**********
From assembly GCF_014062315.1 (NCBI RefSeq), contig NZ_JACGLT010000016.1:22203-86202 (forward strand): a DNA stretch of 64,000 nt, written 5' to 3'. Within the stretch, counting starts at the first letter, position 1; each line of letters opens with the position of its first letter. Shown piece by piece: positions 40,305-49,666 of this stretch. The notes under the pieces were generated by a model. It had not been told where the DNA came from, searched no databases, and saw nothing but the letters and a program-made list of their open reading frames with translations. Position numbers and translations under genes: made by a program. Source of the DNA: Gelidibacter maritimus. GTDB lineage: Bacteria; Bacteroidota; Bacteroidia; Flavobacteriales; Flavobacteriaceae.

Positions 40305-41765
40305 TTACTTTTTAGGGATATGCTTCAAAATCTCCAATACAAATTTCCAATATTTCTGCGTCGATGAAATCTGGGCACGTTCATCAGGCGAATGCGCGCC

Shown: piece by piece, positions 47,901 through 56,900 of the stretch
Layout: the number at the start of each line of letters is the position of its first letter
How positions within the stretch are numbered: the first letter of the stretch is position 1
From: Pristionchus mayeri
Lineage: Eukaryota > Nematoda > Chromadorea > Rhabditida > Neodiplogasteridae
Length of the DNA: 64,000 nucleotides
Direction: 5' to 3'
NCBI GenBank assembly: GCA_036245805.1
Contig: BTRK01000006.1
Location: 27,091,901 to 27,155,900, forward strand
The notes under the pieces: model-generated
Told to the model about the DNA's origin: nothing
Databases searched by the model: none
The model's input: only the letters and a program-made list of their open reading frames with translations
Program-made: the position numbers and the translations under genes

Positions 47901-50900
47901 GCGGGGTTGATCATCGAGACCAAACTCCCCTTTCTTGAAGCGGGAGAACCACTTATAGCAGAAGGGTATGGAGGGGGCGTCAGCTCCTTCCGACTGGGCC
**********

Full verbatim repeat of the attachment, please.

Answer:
From assembly GCF_014062315.1 (NCBI RefSeq), contig NZ_JACGLT010000016.1:22203-86202 (forward strand): a DNA stretch of 64,000 nt, written 5' to 3'. Within the stretch, counting starts at the first letter, position 1; each line of letters opens with the position of its first letter. Shown piece by piece: positions 40,305-49,666 of this stretch. The notes under the pieces were generated by a model. It had not been told where the DNA came from, searched no databases, and saw nothing but the letters and a program-made list of their open reading frames with translations. Position numbers and translations under genes: made by a program. Source of the DNA: Gelidibacter maritimus. GTDB lineage: Bacteria; Bacteroidota; Bacteroidia; Flavobacteriales; Flavobacteriaceae.

Positions 40305-41765
40305 TTACTTTTTAGGGATATGCTTCAAAATCTCCAATACAAATTTCCAATATTTCTGCGTCGATGAAATCTGGGCACGTTCATCAGGCGAATGCGCGCC

Shown: piece by piece, positions 47,901 through 56,900 of the stretch
Layout: the number at the start of each line of letters is the position of its first letter
How positions within the stretch are numbered: the first letter of the stretch is position 1
From: Pristionchus mayeri
Lineage: Eukaryota > Nematoda > Chromadorea > Rhabditida > Neodiplogasteridae
Length of the DNA: 64,000 nucleotides
Direction: 5' to 3'
NCBI GenBank assembly: GCA_036245805.1
Contig: BTRK01000006.1
Location: 27,091,901 to 27,155,900, forward strand
The notes under the pieces: model-generated
Told to the model about the DNA's origin: nothing
Databases searched by the model: none
The model's input: only the letters and a program-made list of their open reading frames with translations
Program-made: the position numbers and the translations under genes

Positions 47901-50900
47901 GCGGGGTTGATCATCGAGACCAAACTCCCCTTTCTTGAAGCGGGAGAACCACTTATAGCAGAAGGGTATGGAGGGGGCGTCAGCTCCTTCCGACTGGGCC